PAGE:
I was thinking about what I was going to say to you when I got there, how I knew you’d done this to spite me, to upset me, to frighten me, to disrupt my life. To get my attention, to drag me back to where you wanted me. And there you go, Nel, you’ve succeeded: here I am in the place I never wanted to come back to, to look after your daughter, to sort out your bloody mess.
Monday, 10 August
Something woke me up. I got out of bed to go to the toilet and I noticed Mum and Dad’s door was open, and when I looked I could see that Mum wasn’t in bed. Dad was snoring as usual. The clock radio said it was 4:08. I thought she must be downstairs. She has trouble sleeping. They both do now, but he takes pills which are so strong you could stand right by the bed and yell into his ear and he wouldn’t wake up.
I went downstairs really quietly because usually what happens is she turns on the TV and watches those really boring adverts about machines that help you lose weight or clean the floor or chop vegetables in lots of different ways and then she falls asleep. But the TV isn’t on and she wasn’t on the sofa, so I knew she must have gone out.
She’s done it a few times – that I know of, at least. I can’t keep track of where everyone is all the time. The first time, she told me she’d just gone out for a walk to clear her head, but there was another morning when I woke up and she was gone and when I looked out of the window I could see that her car wasn’t parked out front where it usually is.
I think she probably goes to walk by the river or to visit Katie’s grave. I do that sometimes, though not in the middle of the night. I’d be so scared to go in the dark, plus it would make me feel weird because it’s what Katie did herself: she got up in the middle of the night and went to the river and didn’t come back. I understand why Mum does it though: it’s the closest she can get to Katie now, other than maybe sitting in her room, which is something else I know she does sometimes. Katie’s room is next to mine and I can hear Mum crying.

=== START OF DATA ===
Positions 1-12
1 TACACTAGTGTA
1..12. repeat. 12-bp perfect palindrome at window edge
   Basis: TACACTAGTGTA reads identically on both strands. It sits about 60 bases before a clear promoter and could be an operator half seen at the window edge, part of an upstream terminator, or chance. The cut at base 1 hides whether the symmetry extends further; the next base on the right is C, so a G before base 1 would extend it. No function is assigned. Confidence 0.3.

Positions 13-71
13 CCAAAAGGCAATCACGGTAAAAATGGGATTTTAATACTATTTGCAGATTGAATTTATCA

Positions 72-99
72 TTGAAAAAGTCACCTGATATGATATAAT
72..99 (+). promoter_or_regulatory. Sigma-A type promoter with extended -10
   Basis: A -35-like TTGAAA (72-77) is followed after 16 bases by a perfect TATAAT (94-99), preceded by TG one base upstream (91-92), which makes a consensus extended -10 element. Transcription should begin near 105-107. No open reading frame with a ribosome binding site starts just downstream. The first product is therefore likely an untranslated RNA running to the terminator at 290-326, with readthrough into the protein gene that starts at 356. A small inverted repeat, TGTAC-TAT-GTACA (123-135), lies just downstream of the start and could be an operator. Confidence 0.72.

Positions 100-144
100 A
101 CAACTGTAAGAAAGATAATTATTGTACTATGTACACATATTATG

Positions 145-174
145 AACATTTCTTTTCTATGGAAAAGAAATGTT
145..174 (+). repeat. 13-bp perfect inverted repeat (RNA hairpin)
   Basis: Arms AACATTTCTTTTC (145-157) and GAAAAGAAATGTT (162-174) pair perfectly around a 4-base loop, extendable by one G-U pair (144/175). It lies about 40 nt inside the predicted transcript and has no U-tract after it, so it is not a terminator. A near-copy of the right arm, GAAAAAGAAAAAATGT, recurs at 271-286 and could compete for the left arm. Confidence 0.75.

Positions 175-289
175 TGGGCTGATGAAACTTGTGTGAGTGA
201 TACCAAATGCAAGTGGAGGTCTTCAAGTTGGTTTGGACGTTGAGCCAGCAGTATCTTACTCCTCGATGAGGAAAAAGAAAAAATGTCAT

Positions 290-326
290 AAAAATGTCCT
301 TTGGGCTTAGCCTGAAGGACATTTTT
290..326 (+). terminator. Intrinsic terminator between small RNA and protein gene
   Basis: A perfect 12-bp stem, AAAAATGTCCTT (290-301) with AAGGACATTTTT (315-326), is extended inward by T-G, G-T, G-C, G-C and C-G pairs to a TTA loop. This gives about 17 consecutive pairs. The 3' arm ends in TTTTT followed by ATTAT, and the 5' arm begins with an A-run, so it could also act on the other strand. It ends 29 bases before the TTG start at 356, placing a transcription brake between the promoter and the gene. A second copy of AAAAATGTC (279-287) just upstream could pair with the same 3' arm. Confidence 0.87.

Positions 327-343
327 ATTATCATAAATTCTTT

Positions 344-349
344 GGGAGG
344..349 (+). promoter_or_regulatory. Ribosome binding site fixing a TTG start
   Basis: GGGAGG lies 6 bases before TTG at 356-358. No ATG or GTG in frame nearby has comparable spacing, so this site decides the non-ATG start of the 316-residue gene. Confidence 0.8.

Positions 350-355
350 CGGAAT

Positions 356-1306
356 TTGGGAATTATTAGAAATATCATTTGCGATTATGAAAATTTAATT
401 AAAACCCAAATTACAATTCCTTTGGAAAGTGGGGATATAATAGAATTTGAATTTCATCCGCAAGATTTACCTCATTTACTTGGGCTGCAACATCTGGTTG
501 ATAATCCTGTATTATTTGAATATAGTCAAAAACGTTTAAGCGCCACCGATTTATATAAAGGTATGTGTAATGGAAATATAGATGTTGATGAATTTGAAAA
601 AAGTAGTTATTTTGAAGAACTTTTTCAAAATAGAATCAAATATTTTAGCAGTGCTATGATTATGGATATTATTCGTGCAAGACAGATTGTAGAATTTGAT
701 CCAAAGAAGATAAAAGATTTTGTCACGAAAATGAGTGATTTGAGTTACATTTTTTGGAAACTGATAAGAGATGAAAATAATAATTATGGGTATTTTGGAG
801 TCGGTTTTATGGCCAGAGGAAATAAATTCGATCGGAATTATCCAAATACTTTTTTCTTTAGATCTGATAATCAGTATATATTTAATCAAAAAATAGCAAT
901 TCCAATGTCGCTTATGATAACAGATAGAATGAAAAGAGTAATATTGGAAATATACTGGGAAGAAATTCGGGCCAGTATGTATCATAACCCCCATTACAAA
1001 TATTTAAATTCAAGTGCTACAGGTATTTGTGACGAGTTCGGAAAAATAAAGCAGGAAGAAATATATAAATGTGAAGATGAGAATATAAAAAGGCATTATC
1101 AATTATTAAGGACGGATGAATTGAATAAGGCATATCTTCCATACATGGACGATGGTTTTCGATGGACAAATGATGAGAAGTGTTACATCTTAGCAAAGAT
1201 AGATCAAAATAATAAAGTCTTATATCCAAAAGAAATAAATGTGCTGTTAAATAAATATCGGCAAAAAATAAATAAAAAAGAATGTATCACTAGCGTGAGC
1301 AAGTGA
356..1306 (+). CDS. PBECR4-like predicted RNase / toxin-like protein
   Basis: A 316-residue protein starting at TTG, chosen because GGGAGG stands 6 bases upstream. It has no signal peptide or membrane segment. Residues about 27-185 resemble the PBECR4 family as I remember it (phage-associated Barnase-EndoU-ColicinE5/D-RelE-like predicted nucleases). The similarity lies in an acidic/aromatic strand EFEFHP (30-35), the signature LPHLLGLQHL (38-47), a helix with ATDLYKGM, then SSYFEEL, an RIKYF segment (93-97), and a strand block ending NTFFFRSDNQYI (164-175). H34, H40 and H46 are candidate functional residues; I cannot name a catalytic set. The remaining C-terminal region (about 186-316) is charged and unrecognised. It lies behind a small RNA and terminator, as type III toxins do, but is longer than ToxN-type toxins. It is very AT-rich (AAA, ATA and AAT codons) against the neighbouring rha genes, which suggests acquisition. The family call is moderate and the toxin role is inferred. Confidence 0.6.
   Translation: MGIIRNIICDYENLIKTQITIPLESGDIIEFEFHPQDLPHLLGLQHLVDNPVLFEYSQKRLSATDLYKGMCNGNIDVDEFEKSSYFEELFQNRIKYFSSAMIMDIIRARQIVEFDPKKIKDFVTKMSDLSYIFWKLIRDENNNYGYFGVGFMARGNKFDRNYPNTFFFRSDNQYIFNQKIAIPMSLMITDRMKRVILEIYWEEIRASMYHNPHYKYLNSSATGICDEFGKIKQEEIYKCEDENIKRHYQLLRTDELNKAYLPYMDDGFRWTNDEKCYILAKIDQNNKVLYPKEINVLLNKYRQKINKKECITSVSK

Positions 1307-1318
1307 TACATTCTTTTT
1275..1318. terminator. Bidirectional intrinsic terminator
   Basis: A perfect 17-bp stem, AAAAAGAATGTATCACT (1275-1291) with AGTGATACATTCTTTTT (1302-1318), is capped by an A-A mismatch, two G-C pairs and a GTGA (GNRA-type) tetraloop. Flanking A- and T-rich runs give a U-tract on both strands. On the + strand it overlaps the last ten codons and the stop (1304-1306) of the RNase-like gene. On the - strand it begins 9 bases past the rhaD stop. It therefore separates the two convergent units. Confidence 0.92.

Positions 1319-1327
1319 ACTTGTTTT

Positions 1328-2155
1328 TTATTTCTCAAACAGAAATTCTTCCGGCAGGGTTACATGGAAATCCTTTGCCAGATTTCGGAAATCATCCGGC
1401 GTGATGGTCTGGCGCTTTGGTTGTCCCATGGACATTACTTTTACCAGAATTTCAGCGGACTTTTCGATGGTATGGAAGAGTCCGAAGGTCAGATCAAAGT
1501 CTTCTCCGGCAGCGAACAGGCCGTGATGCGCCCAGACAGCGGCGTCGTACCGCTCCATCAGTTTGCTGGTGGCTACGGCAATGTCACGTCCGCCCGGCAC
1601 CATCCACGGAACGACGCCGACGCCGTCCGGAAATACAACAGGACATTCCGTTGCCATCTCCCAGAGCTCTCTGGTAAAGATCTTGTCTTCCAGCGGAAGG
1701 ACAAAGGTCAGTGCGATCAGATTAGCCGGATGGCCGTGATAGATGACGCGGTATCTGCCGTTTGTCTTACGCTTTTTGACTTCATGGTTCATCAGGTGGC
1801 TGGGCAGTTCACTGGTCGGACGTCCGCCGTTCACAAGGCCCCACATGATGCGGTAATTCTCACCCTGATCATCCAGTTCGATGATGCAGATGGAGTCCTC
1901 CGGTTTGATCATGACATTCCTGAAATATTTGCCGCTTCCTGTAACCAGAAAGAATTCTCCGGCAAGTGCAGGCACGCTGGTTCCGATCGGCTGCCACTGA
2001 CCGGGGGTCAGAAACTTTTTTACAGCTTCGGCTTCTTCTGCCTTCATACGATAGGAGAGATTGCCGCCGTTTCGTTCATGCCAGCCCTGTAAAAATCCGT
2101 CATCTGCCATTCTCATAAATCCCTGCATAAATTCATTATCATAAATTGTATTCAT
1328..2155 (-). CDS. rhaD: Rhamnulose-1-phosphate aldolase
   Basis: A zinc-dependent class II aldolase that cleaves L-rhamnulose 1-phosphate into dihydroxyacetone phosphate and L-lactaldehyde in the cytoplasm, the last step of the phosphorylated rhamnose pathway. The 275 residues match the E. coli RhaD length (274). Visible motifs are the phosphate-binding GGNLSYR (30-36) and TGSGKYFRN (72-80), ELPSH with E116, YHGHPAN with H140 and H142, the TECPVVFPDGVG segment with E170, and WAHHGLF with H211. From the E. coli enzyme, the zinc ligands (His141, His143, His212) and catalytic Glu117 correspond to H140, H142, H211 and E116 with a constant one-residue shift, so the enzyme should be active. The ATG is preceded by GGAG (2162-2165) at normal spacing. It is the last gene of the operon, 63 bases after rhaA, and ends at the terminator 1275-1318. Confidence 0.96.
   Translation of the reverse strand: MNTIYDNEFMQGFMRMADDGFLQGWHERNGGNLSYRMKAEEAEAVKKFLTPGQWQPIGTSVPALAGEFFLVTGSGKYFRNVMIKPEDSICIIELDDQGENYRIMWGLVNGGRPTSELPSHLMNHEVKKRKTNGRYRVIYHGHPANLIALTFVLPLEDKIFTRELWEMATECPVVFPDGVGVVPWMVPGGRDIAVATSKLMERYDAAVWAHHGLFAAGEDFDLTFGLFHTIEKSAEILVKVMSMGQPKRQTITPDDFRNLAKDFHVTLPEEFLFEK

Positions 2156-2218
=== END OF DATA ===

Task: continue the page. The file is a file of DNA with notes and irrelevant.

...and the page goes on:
'Alec, wake up. Wake up,' and she was shaking him. 'Nel Abbott is dead,' she said. 'They found her in the water. She jumped.'
I sat down on the sofa to wait for her, but I must have fallen asleep, because when I heard the door go it was light outside and when I looked at the clock on the mantelpiece it was quarter past seven. I heard Mum closing the door behind her and then she ran straight up the stairs.
I followed her up. I stood outside the bedroom and watched through the crack in the door. She was on her knees next to the bed, over on Dad’s side, and she was red in the face, like she’d been running. She was breathing hard and saying "Alec, wake up. Wake up," and she was shaking him. "Nel Abbott is dead," she said. "They found her in the water. She jumped."
I don’t remember saying anything but I must have made a noise because she looked up at me and scrambled to her feet.
"Oh, Josh," she said, coming to me, "oh, Josh." There were tears running down her face and she hugged me hard. When I pulled away from her she was still crying, but she was smiling, too. "Oh, darling," she said.
Dad sat up in bed. He was rubbing his eyes. It takes him ages to wake up properly.
"I don’t understand. When...do you mean last night? How do you know?"
"I went out to get milk," she said. "Everyone was talking about it...in the shop. They found her this morning." She sat down on the bed and started crying again. Dad gave her a hug but he was watching me and he had an odd look on his face.
"Where did you go?" I asked her. "Where have you been?"
"To the shops, Josh. I just said."
You’re lying, I wanted to say. You’ve been gone hours, you didn’t just go to get milk. I wanted to say that, but I couldn’t, because my parents were sitting on the bed looking at each other, and they looked happy.